With the more than 6,000 short-term rentals in the county, Armstrong said he expected a shortage of 1,000 to 2,000 affordable housing units in the next five to six years. He said it would be helpful to “recapture” even a part of those rentals for housing.
‘Find that happy medium’
The new Gardner report focused on tracking the rise of short-term rentals, mapping out their numbers and the total share of all housing they make up across Utah counties.
In 2019, there were 14,782 short-term rentals listed in the state. The total increased to 18,743 in 2021, or an increase of 26.8% in two years, the report said.
That growth was concentrated in five counties: Summit, Salt Lake, Washington, Rich and Grand.
After Summit and Salt Lake counties, the only other counties with at least 1,000 short-term rentals were Washington, with 2,803, and Grand, with 1,026.
But those rentals had significantly different impacts on housing availability. The rentals made up 3.5% of the housing stock in Washington County — and a whopping 19.3% in Grand County, behind only Summit County.
In Grand County, home to Arches National Park and redrock tourism, hosts earned $22.8 million in 2021 through Airbnb alone.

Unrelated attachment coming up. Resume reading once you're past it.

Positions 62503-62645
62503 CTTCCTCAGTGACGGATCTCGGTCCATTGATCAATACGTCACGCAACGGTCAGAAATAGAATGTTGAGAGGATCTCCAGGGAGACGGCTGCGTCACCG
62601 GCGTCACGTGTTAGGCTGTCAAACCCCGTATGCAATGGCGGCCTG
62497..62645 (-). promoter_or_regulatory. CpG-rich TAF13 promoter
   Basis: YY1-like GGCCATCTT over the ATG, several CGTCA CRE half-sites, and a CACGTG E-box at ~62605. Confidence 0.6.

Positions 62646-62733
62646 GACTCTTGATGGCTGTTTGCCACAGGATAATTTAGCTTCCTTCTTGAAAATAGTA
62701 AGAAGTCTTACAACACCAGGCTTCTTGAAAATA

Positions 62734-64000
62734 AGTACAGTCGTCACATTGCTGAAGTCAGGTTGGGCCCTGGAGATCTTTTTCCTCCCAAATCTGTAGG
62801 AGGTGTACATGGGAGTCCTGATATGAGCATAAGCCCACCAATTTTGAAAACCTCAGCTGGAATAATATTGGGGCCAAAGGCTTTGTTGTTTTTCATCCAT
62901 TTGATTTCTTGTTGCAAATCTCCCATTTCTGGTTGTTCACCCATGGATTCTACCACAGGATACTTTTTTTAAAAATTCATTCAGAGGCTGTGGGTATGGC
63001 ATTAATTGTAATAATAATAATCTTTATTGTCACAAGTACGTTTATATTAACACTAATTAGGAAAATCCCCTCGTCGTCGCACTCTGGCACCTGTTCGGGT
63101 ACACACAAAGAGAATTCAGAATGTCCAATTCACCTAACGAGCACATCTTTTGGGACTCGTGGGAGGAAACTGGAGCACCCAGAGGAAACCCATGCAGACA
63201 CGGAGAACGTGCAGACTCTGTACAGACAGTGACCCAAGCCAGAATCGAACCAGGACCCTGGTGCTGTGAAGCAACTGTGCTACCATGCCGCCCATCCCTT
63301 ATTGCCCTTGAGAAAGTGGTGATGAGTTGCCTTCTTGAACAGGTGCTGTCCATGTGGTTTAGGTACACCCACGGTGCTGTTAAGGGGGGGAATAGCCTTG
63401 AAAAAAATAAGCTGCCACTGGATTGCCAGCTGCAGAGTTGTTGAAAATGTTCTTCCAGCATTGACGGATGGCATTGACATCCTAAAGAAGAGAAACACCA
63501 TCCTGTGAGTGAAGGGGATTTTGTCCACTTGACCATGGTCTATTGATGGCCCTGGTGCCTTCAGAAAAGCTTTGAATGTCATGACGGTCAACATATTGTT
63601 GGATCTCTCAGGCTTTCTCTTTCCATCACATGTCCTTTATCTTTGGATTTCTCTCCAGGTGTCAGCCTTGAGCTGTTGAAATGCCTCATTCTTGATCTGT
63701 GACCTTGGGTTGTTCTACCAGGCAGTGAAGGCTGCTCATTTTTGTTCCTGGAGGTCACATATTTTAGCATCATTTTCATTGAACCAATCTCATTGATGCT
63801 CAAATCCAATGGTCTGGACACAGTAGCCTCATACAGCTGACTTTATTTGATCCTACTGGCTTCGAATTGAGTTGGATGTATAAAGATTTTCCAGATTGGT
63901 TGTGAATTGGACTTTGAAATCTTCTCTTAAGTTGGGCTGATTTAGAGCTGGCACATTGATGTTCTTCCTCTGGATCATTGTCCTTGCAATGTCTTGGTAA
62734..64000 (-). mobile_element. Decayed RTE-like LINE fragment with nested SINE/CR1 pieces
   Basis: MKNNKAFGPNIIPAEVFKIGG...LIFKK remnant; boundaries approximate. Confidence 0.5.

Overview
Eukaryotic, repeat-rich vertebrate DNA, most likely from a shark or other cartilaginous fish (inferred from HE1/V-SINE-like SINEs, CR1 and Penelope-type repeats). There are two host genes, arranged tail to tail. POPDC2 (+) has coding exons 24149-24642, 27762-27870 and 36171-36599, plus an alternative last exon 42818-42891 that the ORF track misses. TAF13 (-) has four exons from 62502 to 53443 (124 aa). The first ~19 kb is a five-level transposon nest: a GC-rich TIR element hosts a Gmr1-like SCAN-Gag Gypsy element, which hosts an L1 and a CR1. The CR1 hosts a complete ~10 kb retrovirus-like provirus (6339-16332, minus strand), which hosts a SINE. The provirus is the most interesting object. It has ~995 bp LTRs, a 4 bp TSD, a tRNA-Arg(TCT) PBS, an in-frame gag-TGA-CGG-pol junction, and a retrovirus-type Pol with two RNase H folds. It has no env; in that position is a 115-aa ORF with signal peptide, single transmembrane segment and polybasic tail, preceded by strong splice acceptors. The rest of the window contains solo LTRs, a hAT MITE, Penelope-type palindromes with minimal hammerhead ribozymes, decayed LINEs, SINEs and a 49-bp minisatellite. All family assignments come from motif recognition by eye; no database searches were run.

Despite Cox’s concerns about short-term rentals, the Utah Office of Tourism has an official partnership with Airbnb that began in 2018.
That year, Emery County’s economic and tourism director, Jordan Leonard, told The Salt Lake Tribune he wanted to grow the short-term rental market to support tourism — the county had just 11 Airbnb listings at the time, and zero two years prior.
“We have rock climbing, we have the San Rafael Swell, but we don’t have lodging,” Leonard said.
By 2021, the county had 49 short-term rentals, and the Airbnb hosts alone made $667,517.
Leonard, now a Castle Dale city councilman, said he’s still glad to see the positive impact that short-term rentals have had for some people in the community.
Dilapidated homes that had sat vacant for years have been “cleaned up” to be made into rentals and better maintained with the extra income, he said.